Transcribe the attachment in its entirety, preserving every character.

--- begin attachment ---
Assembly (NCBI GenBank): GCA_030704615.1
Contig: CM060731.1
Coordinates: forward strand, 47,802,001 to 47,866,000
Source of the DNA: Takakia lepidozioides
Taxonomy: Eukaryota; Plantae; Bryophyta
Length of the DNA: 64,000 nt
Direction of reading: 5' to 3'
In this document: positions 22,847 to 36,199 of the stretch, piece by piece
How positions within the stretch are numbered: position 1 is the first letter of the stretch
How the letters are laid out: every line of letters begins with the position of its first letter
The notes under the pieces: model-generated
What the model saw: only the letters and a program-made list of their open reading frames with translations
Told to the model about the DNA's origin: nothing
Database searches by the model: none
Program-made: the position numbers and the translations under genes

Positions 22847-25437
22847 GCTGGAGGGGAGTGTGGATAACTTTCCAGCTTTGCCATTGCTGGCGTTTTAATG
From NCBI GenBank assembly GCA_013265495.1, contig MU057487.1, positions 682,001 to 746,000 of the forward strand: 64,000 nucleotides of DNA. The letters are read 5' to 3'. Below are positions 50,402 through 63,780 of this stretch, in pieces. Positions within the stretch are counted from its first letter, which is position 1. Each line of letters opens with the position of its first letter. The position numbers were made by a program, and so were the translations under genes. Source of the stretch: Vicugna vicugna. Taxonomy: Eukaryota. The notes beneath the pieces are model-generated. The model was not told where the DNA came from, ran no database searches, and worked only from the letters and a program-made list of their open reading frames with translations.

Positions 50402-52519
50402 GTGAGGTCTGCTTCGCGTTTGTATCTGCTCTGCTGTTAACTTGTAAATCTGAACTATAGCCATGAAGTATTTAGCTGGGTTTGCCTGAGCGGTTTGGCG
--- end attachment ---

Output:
Assembly (NCBI GenBank): GCA_030704615.1
Contig: CM060731.1
Coordinates: forward strand, 47,802,001 to 47,866,000
Source of the DNA: Takakia lepidozioides
Taxonomy: Eukaryota; Plantae; Bryophyta
Length of the DNA: 64,000 nt
Direction of reading: 5' to 3'
In this document: positions 22,847 to 36,199 of the stretch, piece by piece
How positions within the stretch are numbered: position 1 is the first letter of the stretch
How the letters are laid out: every line of letters begins with the position of its first letter
The notes under the pieces: model-generated
What the model saw: only the letters and a program-made list of their open reading frames with translations
Told to the model about the DNA's origin: nothing
Database searches by the model: none
Program-made: the position numbers and the translations under genes

Positions 22847-25437
22847 GCTGGAGGGGAGTGTGGATAACTTTCCAGCTTTGCCATTGCTGGCGTTTTAATG
From NCBI GenBank assembly GCA_013265495.1, contig MU057487.1, positions 682,001 to 746,000 of the forward strand: 64,000 nucleotides of DNA. The letters are read 5' to 3'. Below are positions 50,402 through 63,780 of this stretch, in pieces. Positions within the stretch are counted from its first letter, which is position 1. Each line of letters opens with the position of its first letter. The position numbers were made by a program, and so were the translations under genes. Source of the stretch: Vicugna vicugna. Taxonomy: Eukaryota. The notes beneath the pieces are model-generated. The model was not told where the DNA came from, ran no database searches, and worked only from the letters and a program-made list of their open reading frames with translations.

Positions 50402-52519
50402 GTGAGGTCTGCTTCGCGTTTGTATCTGCTCTGCTGTTAACTTGTAAATCTGAACTATAGCCATGAAGTATTTAGCTGGGTTTGCCTGAGCGGTTTGGCG